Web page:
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Day 8 – Why Is It Harder Now Than It Was In The 70s To Maintain A Healthy Weight?

DISCLAIMER – not my feet, not my scale and not my weight.

First…as promised, I said I would report my journey and Monday is the day I chose to do weigh in. Recall that last week, I lost over seven pounds…7.4 to be exact. Well this morning I weighed myself and gained back one of those pounds. I was a little disappointed but it will not derail me. Part of the reason may be that I started exercising last week and have done so every day except yesterday, including this morning. While exercising, I drank 32 ounces of water and came home and ate breakfast. Last week, I didn’t have that extra liquid before weighing myself so I’m going to attribute it to that. I want to get on the scale at the same time on the same day every week which means I will have exercised, drunk 32 oz. of water and eaten breakfast. As long as I’m consistent, I’ll get a pretty good feel for my progress.

Here’s the important part though. I feel like I lost some weight. I have more energy. I’m sleeping better, although not surprisingly, last night I didn’t sleep so well and I didn’t go to the gym yesterday morning. But I got my behind up anyway and went this morning. And you know what? I don’t regret losing the sleep. I’ll go to bed earlier tonight and get a full night’s sleep. And I fully expect to sleep soundly and deeply tonight and will wake up ready to conquer the gym again.

Now back to our regularly scheduled program (see the title for a hint). According to this article, there are several factors contributing to the growing girth of our society. Even if we ate less and exercised more than our same aged counterparts in 1970, we would still have a harder time maintaining a healthy weight.

  • Stress – even if stress causes you to lose your appetite temporarily, in the long run the cortisol it causes your body to produce will increase belly fat. We are often in a constant state of fight or flight and our bodies never get a break from the stress.
  • Environment – there are ingredients in products we use every day that are estrogenic, meaning they imitate estrogen in our bodies, causing weight gain. Ingredients such as BPA, PCBs, triclosan, pesticides, fire retardants, just to name a few, affect how our bodies function.
  • Food – the quality of our food supply is not the same as it was fifty years ago. We have additives and preservatives that our bodies don’t know how to process. The soil is depleted of nutrients and there are many food items that have been genetically modified (GMOs). When multiple generations of mice have been fed GMO food, they end up morbidly obese along with having multiple other health problems.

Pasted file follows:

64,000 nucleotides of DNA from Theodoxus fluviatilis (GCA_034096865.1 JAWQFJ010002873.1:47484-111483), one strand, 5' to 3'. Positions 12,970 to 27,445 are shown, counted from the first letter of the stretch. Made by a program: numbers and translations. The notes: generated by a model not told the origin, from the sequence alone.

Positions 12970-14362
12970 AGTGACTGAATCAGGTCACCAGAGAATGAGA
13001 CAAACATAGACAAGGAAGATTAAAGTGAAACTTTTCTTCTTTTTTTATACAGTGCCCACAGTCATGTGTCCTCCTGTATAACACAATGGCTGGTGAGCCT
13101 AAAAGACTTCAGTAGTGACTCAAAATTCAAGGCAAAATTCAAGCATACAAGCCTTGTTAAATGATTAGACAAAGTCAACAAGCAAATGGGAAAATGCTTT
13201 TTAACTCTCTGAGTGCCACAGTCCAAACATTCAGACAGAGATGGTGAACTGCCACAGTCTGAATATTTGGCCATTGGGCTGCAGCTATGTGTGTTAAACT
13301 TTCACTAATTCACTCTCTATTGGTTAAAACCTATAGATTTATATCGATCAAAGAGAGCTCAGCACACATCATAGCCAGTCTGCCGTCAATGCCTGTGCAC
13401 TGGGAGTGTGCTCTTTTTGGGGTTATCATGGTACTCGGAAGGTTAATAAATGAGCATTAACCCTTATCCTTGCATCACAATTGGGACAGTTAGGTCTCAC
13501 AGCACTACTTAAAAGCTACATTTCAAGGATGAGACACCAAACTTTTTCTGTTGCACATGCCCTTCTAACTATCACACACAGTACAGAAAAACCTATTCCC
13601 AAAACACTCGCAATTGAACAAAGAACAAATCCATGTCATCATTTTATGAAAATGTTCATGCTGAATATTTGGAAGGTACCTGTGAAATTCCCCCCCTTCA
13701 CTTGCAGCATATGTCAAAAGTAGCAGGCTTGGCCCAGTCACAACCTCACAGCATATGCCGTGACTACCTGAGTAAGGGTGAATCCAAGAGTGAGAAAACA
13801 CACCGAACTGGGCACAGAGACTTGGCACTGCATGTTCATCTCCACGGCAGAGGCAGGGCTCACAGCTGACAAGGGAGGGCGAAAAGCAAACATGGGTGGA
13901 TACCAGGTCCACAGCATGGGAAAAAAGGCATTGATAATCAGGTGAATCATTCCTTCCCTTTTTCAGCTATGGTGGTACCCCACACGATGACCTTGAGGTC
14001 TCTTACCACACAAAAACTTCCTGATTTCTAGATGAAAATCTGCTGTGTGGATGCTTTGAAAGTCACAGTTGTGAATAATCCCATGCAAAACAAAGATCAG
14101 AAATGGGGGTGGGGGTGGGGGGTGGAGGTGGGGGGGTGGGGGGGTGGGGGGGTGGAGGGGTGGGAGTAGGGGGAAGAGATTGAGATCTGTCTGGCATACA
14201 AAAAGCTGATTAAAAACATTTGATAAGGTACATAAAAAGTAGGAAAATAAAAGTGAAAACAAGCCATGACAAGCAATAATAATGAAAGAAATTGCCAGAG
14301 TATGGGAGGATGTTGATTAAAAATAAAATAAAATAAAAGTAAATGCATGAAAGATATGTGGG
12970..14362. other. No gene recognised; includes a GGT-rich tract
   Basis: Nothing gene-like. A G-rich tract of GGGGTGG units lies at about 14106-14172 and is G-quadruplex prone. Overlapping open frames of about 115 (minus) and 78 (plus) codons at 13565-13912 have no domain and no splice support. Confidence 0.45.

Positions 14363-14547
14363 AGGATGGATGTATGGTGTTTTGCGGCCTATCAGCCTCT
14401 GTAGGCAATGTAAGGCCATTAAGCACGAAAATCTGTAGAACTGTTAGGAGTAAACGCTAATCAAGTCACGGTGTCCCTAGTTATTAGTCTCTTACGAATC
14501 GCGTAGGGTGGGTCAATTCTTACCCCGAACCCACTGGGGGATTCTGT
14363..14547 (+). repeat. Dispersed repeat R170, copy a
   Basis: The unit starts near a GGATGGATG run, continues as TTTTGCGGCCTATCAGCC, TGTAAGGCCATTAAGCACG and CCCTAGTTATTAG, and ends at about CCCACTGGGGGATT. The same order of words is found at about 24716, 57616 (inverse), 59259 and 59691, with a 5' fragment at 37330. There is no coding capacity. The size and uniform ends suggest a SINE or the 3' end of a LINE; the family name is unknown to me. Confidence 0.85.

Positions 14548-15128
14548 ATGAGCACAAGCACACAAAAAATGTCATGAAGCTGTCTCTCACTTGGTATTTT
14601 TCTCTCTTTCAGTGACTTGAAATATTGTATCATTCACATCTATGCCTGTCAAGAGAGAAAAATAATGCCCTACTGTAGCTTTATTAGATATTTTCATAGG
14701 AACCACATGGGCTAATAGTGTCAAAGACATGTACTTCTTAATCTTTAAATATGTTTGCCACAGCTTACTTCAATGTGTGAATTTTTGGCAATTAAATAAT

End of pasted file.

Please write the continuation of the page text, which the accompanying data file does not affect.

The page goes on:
• Drugs – the rampant use of prescription pharmaceuticals, especially antidepressants, has the unpleasant side effect of weight gain
  • Microbiome – the bacteria in our gut is designed to help eliminate toxins from our body and neutralize the effects of bad bacteria and yeast. However, the Standard American Diet does not promote good gut health and in fact, often has ingredients that actually kill off the good bacteria (think antibiotics in factory farmed meat).

There are ways to mitigate the impact of modern life on your waistline.

  • Eat real food – stay away from food that comes in a box, bag or can. If it wasn’t alive, don’t eat it. And if it contains any artificial ingredients, don’t eat it.
  • Eat organic – minimize exposure to chemical pesticides that disrupt your body’s ability to do its job
  • Read labels – if your personal care products have any of the hormone disrupting chemicals listed above, don’t use them
  • Manage stress – take breaks, get adequate sleep, meditate, laugh, exercise, to minimize blood sugar fluctuations
  • Avoid overusing prescription drugs – only take antibiotics when other alternatives are not possible. Antibiotics kill off good bacteria as well as bad and can lead to an overgrowth of candida (yeast) in the body
  • Eat food that supports a healthy gut – fermented foods, foods with active probiotics, garlic, onions and asparagus, all promote a healthy microbiome

While our modern life makes it more difficult to maintain a healthy weight, it isn’t impossible. Just make sure you eat the way nature intended. Eat plants, not food that was made in a plant.

In case you missed my post on June 30th, I am using this 31 day challenge to hold myself accountable for walking my talk. Several years ago, I was able to take off 135 pounds and essentially save my own life. I have regained much of that weight so I am working my way back down.

If you choose to join me on this journey, I hope I am able to impart some nutritional and lifestyle wisdom. Even though I may have gone off the rails temporarily I can still share some of my first hand experience as well as my acquired knowledge and training to help you make the right changes for your best life.

As a health coach, I work with women who are facing serious health challenges like heart disease, metabolic syndrome and diabetes or who have been diagnosed as having a precursor to a serious health issue such as high blood pressure, high cholesterol or high blood sugar. I help them make food and lifestyle changes so they can get healthy, live longer and enjoy a fuller, happier, more energetic life. If you would like to have a free consultation about the health challenges you have and the improvements you would like to see in your health, click here to schedule a no strings attached call.

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